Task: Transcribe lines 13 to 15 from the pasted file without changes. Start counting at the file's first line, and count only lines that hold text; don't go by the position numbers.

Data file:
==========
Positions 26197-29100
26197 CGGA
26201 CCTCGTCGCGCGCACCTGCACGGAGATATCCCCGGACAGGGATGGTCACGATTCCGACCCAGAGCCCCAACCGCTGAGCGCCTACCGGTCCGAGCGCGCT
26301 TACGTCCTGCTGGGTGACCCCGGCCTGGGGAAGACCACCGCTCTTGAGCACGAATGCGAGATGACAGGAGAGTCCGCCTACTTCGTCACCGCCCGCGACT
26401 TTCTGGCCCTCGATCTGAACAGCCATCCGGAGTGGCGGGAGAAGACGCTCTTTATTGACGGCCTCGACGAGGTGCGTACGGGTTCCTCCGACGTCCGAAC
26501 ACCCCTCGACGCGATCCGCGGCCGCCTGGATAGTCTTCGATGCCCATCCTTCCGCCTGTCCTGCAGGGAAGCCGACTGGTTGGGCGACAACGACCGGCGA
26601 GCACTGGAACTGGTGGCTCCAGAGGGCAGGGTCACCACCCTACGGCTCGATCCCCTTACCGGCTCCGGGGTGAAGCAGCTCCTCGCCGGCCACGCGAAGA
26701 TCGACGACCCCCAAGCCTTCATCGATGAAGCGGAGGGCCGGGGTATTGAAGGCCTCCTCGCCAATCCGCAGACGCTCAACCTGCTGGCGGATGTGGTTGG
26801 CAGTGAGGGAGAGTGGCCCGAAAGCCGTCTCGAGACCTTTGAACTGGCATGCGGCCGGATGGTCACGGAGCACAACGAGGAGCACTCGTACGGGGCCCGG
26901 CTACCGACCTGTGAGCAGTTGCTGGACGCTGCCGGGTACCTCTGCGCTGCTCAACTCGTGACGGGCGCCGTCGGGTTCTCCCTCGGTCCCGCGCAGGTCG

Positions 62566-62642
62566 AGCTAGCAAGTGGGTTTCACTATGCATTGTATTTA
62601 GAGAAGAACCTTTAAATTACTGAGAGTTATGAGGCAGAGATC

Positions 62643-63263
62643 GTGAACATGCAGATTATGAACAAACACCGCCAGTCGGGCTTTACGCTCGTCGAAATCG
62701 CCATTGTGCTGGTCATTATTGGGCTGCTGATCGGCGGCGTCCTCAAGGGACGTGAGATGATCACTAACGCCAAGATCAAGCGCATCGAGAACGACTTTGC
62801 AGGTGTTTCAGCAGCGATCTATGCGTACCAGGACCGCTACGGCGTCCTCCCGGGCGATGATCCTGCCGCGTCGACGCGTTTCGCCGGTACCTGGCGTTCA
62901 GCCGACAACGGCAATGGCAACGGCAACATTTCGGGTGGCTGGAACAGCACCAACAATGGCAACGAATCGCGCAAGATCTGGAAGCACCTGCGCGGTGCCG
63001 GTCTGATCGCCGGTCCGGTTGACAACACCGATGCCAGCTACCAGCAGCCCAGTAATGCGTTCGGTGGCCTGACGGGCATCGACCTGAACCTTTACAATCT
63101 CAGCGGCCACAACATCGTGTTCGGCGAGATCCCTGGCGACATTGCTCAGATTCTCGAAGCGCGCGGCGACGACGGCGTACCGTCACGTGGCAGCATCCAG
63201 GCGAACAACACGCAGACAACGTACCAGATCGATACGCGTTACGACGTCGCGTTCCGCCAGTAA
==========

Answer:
62601 GAGAAGAACCTTTAAATTACTGAGAGTTATGAGGCAGAGATC

Positions 62643-63263
62643 GTGAACATGCAGATTATGAACAAACACCGCCAGTCGGGCTTTACGCTCGTCGAAATCG